The story of Marilyn Monroe as sex symbol can be used to probe the contradictions of popular culture, which simultaneously glorifies individuality—stardom—and yet emphasizes conformity, repetition, and sameness. What excites the audience is that it knows exactly what it is going to get; what satisfies the performer is a socially sanctioned—or, at least, popularly applauded—role. As Monroe showed, however, becoming a symbol, engaging in certain expected, almost ritualistic gestures, takes a toll on a performer’s identity that cannot be recouped by the pleasures of stardom. Hollywood studio system;stardom

Further Reading

  • Dyer, Richard. Heavenly Bodies: Film Stars and Society. 2d ed. New York: Routledge, 2004. Study of the ideology of stardom, focusing on Monroe, Judy Garland, and Paul Robeson. Bibliographic references and index.
  • Guiles, Fred L. Legend: The Life and Death of Marilyn Monroe. New York: Stein & Day, 1984. A revision of Norma Jean: The Life of Marilyn Monroe (1969). Still the most factually correct and comprehensive biography. Based on interviews with Monroe’s closest friends and associates; particularly informative on Monroe’s early years. Guiles does an admirable job of sorting fact from fiction. Photographs.
  • McDonough, Yona Zeldis, ed. All the Available Light: A Marilyn Monroe Reader. New York: Simon & Schuster, 2002. Collection of essays by cultural scholars, as well as by other famous figures who knew Monroe, about the actor and her representation. Bibliographic references.
  • Mailer, Norman. Marilyn: A Biography. New York: Grosset & Dunlap, 1973. Controversial but provocative on the subject of Monroe’s acting and her love affairs—particularly with the Kennedys. Mailer is also shrewd on the subject of Monroe’s use of publicity, on how acting appealed to her fragile sense of identity, and on her last completed movie, The Misfits (1961). While Mailer did some important interviews, his narrative relies heavily on the work of Guiles and Maurice Zolotow. Photographs, annotated bibliography.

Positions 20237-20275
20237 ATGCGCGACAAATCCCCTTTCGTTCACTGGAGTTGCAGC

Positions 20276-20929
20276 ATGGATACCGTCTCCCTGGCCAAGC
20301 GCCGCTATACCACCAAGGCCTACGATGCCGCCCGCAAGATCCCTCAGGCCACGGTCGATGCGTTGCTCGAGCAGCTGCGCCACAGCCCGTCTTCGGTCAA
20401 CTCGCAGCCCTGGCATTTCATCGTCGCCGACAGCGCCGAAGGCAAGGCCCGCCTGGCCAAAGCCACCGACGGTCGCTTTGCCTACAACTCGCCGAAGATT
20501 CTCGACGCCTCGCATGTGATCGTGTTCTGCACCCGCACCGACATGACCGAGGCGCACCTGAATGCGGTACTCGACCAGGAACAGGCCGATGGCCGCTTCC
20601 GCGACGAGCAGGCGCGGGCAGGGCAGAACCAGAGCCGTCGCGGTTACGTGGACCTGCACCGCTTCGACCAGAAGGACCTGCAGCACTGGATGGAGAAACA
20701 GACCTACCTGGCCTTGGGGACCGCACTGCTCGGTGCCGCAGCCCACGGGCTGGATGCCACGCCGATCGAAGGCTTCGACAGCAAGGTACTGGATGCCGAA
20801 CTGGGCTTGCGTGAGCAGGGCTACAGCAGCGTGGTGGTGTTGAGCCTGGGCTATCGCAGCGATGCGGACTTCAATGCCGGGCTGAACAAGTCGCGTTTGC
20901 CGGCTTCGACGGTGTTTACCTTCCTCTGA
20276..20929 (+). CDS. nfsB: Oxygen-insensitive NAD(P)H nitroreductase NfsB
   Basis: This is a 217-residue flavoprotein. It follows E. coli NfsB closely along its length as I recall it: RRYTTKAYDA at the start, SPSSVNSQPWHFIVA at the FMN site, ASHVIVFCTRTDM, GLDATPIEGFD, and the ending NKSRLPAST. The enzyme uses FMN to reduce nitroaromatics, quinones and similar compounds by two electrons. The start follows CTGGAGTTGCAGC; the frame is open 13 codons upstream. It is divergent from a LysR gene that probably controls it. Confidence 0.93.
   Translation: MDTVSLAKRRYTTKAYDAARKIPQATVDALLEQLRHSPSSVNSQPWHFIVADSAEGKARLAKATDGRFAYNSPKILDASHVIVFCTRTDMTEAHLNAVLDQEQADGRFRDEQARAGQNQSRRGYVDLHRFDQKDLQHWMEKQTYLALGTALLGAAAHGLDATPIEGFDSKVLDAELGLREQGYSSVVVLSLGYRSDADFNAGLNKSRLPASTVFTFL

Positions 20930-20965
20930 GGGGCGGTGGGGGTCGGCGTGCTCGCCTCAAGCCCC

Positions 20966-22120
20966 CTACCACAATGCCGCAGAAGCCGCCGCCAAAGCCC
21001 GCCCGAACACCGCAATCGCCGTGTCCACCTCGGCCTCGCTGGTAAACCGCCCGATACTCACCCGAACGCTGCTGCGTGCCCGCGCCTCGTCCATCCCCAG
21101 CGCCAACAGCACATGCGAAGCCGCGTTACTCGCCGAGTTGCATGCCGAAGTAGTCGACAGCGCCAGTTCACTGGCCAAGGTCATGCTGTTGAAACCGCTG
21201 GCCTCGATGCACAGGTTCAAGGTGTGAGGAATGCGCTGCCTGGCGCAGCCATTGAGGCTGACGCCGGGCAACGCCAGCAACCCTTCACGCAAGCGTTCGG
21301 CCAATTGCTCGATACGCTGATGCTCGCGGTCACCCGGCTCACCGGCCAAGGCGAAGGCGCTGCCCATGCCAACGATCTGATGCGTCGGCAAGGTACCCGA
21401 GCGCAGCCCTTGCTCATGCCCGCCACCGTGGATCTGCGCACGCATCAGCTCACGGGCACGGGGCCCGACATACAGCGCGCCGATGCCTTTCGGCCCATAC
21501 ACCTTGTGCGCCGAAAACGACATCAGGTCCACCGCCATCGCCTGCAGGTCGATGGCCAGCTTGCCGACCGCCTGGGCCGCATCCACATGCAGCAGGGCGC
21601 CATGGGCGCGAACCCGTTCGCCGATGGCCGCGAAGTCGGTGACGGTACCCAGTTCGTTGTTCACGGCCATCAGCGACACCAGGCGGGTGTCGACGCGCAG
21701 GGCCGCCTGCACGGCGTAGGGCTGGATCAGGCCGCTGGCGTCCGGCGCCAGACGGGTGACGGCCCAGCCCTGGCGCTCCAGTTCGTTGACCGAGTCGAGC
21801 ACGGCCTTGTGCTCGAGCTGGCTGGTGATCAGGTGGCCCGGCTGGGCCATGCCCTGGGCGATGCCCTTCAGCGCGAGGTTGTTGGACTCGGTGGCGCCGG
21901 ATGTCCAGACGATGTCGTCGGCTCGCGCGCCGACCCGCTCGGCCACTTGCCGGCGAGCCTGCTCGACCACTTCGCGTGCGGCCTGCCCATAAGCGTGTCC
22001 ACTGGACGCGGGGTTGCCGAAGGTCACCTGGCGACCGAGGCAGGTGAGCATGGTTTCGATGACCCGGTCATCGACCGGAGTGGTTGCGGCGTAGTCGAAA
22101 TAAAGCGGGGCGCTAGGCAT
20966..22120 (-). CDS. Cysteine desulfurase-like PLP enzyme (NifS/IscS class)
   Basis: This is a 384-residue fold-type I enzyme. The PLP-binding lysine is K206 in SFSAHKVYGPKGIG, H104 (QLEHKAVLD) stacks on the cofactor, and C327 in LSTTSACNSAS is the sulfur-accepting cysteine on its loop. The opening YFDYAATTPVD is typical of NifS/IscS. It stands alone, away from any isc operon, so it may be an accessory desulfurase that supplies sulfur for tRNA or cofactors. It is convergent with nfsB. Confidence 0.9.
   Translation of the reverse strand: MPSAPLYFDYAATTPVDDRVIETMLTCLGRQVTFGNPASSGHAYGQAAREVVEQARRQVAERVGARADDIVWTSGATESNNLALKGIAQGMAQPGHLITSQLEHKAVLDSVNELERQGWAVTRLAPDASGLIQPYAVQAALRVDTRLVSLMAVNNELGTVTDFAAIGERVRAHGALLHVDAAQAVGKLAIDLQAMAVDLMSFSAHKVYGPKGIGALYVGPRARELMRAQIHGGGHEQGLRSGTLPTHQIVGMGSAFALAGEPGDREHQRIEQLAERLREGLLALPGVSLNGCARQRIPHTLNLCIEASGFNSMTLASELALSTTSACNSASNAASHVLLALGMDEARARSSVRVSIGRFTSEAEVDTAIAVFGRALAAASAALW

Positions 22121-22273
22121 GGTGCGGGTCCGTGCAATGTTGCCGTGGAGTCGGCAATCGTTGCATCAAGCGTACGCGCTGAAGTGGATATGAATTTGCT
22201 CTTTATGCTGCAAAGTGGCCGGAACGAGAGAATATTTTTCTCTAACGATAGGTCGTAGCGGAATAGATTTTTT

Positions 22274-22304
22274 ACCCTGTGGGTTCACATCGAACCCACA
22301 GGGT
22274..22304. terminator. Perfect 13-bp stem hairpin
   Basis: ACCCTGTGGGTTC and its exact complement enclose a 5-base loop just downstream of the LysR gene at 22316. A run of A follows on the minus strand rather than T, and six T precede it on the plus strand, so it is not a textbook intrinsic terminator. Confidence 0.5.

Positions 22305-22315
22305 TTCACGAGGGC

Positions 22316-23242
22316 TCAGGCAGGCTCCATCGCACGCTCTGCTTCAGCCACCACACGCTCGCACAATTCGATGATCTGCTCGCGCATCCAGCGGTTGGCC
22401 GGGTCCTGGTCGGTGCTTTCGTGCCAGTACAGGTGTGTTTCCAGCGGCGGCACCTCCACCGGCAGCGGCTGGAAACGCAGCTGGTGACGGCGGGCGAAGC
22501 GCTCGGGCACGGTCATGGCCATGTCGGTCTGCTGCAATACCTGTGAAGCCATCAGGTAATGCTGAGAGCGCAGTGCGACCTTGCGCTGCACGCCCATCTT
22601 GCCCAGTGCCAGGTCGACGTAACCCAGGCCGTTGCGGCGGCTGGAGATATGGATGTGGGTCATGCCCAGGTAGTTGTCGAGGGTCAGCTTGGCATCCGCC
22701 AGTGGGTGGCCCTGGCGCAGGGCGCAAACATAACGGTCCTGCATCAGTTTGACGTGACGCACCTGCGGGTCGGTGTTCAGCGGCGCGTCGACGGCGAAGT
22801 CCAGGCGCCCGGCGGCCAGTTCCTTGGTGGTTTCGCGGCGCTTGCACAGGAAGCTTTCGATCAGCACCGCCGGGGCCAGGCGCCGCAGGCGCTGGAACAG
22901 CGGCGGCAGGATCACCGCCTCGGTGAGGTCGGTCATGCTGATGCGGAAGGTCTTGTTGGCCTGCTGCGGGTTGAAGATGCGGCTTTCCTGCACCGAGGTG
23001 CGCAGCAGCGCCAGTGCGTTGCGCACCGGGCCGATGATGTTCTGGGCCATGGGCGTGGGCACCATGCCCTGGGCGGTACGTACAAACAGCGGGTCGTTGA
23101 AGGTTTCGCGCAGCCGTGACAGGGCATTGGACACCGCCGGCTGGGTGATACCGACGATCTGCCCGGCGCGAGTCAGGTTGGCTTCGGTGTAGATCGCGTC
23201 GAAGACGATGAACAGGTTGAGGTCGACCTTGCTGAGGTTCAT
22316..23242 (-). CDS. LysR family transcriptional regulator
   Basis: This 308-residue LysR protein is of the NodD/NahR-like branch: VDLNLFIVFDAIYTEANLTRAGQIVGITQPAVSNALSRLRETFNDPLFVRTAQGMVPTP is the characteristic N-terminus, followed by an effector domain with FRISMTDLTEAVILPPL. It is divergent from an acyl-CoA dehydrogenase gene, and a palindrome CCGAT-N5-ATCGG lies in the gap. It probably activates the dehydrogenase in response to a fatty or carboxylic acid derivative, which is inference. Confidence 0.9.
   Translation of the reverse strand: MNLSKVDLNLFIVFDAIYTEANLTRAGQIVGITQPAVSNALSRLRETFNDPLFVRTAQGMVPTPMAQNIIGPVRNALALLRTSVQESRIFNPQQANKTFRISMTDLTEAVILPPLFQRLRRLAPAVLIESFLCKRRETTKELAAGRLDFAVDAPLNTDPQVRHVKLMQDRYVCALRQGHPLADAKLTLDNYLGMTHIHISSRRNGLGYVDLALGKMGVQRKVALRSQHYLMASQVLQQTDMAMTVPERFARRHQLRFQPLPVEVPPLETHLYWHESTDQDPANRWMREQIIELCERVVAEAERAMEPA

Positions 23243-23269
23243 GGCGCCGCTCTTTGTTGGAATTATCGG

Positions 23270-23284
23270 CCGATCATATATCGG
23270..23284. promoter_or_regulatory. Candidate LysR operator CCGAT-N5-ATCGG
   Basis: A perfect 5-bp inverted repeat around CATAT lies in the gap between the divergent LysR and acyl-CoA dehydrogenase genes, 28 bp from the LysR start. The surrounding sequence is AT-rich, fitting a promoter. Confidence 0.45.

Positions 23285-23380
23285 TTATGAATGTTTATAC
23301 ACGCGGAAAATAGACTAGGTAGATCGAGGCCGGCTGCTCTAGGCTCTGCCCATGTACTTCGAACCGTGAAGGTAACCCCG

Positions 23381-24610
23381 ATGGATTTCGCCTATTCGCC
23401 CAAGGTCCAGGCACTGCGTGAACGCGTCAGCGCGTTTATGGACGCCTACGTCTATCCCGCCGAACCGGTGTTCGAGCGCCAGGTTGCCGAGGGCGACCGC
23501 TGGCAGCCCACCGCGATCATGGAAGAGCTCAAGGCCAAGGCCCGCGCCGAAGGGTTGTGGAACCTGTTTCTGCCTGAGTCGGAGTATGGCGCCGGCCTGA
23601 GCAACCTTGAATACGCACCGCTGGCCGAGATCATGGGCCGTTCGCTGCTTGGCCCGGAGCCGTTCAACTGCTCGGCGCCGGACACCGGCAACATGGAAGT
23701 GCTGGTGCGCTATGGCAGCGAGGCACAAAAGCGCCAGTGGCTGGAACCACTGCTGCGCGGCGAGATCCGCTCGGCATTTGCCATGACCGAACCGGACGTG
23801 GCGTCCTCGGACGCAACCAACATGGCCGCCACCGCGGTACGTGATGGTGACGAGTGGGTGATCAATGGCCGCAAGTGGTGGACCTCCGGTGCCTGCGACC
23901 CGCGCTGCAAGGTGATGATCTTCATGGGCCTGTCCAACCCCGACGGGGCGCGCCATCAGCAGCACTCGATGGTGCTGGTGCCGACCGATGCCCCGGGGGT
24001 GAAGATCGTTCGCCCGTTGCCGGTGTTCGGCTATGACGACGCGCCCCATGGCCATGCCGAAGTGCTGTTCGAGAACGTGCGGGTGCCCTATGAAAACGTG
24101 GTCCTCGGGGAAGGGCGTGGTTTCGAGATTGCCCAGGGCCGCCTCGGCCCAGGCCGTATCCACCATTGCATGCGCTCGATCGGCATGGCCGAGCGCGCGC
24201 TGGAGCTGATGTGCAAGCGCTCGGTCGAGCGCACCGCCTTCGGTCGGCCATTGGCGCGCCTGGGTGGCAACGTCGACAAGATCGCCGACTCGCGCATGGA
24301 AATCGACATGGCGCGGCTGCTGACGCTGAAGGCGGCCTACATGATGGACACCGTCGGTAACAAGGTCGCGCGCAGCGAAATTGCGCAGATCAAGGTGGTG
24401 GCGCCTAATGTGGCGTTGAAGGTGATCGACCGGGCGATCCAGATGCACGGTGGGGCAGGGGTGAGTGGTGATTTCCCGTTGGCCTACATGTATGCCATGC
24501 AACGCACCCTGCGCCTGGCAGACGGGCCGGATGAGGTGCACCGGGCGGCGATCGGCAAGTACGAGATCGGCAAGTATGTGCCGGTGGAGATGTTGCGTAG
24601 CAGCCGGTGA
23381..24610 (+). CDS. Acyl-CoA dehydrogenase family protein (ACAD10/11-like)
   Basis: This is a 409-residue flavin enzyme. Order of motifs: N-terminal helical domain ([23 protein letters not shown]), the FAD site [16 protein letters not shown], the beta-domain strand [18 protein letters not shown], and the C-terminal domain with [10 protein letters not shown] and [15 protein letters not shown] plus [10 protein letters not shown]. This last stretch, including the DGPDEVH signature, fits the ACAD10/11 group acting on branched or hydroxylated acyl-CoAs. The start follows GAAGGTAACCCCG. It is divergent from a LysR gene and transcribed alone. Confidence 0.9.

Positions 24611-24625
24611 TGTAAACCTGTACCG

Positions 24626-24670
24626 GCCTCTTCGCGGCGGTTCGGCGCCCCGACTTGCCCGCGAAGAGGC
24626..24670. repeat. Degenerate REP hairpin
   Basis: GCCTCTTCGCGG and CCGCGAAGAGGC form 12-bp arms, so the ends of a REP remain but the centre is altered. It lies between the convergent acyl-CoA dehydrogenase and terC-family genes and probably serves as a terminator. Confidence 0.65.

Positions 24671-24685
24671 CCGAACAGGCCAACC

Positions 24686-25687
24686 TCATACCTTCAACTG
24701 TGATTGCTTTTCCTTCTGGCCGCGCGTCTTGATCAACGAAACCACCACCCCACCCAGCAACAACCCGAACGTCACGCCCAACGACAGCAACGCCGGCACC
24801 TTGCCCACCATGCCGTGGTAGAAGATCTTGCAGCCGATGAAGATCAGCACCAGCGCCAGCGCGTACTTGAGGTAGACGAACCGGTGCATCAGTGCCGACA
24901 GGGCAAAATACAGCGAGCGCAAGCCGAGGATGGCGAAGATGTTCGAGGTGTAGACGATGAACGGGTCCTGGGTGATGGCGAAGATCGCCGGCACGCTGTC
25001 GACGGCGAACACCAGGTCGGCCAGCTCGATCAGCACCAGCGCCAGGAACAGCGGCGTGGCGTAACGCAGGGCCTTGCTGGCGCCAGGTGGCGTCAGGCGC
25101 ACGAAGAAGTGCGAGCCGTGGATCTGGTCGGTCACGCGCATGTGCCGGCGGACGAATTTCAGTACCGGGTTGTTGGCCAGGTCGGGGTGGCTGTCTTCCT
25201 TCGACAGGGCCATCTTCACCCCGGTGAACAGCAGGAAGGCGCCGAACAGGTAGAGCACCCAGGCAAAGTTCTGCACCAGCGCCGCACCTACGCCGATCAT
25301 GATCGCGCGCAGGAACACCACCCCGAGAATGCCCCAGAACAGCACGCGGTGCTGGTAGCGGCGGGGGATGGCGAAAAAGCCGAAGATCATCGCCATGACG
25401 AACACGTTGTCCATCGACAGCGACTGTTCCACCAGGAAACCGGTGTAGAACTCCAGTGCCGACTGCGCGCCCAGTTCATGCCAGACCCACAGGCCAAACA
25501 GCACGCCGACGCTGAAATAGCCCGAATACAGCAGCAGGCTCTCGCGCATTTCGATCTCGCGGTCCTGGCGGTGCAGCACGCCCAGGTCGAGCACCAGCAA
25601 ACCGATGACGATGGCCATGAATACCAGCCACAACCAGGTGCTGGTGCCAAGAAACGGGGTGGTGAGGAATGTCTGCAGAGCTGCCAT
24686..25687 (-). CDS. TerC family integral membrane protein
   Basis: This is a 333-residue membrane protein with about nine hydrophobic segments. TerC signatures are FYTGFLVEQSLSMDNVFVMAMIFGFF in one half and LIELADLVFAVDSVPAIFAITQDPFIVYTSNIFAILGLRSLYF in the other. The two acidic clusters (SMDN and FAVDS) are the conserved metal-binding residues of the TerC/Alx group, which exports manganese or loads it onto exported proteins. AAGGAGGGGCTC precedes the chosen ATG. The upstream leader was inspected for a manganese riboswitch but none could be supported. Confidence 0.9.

• Mellen, Joan. Marilyn Monroe. New York: Pyramid, 1973. A critical, sometimes harsh view of the Hollywood studio system and Monroe’s efforts to surmount it by hard work and talent. Some excellent analysis of Monroe’s movies from a feminist point of view. Photographs, filmography, bibliography.
  • Rollyson, Carl E., Jr. Marilyn Monroe: A Life of the Actress. Ann Arbor: University of Michigan Research Press, 1986. The only biography to analyze carefully Monroe’s development as an actor. Extensive discussion of her roles, her studies as an actor, her reading, and how her professional and personal lives influenced each other. Relies heavily on the work of Guiles and Zolotow for biographical facts, with some new interviews. Monroe’s last important interview is also included as an appendix. Photographs, extensive bibliography.
  • Rosten, Norman. Marilyn: An Untold Story. New York: Signet Books, 1973. The best reminiscence of Monroe, by her friend Norman Rosten, a poet who gives a loving glimpse of what she was like away from the screen—sitting in Rosten’s Brooklyn kitchen, conversing with him and his wife Hedda, reading poetry, dating and marrying Arthur Miller. A sensitive and complex portrait of a divided woman. Photographs.
  • Steinem, Gloria. Marilyn. New York: Henry Holt, 1986. A sympathetic feminist reading of Monroe’s career. Adds little by way of new facts, but probes Monroe’s femininity and the possibilities that her life might have been different had her career and her times not been so dominated by a male power structure. Demonstrates profound empathy for Monroe’s plight and meditates informatively on her significance. Photographs.
  • Summers, Anthony. Goddess: The Secret Lives of Marilyn Monroe. New York: Macmillan, 1985. The first half of the biography is a rehash of earlier biographies, but the second half brings to light much new information on Monroe’s career, her relationships with the Kennedys, the last days of her life, and the murky circumstances in which she died. Photographs.
  • Wagenknecht, Edward, ed. Marilyn Monroe: A Composite View. Philadelphia: Chilton, 1969. Contains Monroe’s last two interviews, memories by Hollis Alpert, Flora Rheta Schreiber, Edith Sitwell, several of her photographers, Adele Whitely Fletcher, and Norman Rosten; reflections by Cecil Beaton, Lee Strasberg, Lincoln Kirstein, Diana Trilling, David Robinson, Alexander Walker, and Wagenknecht. Photographs.
  • Zolotow, Maurice. Marilyn Monroe. New York: Bantam Books, 1961. Written while Monroe was still alive and based on several interviews with her and her directors. Especially revealing are Zolotow’s re-creations of Monroe’s behavior on movie sets. He is one of the first biographers to take her seriously while still writing within the ethos of her own time. Though Zolotow relies a great deal on secondary sources, parts of his analysis of her character are psychologically acute. Photographs.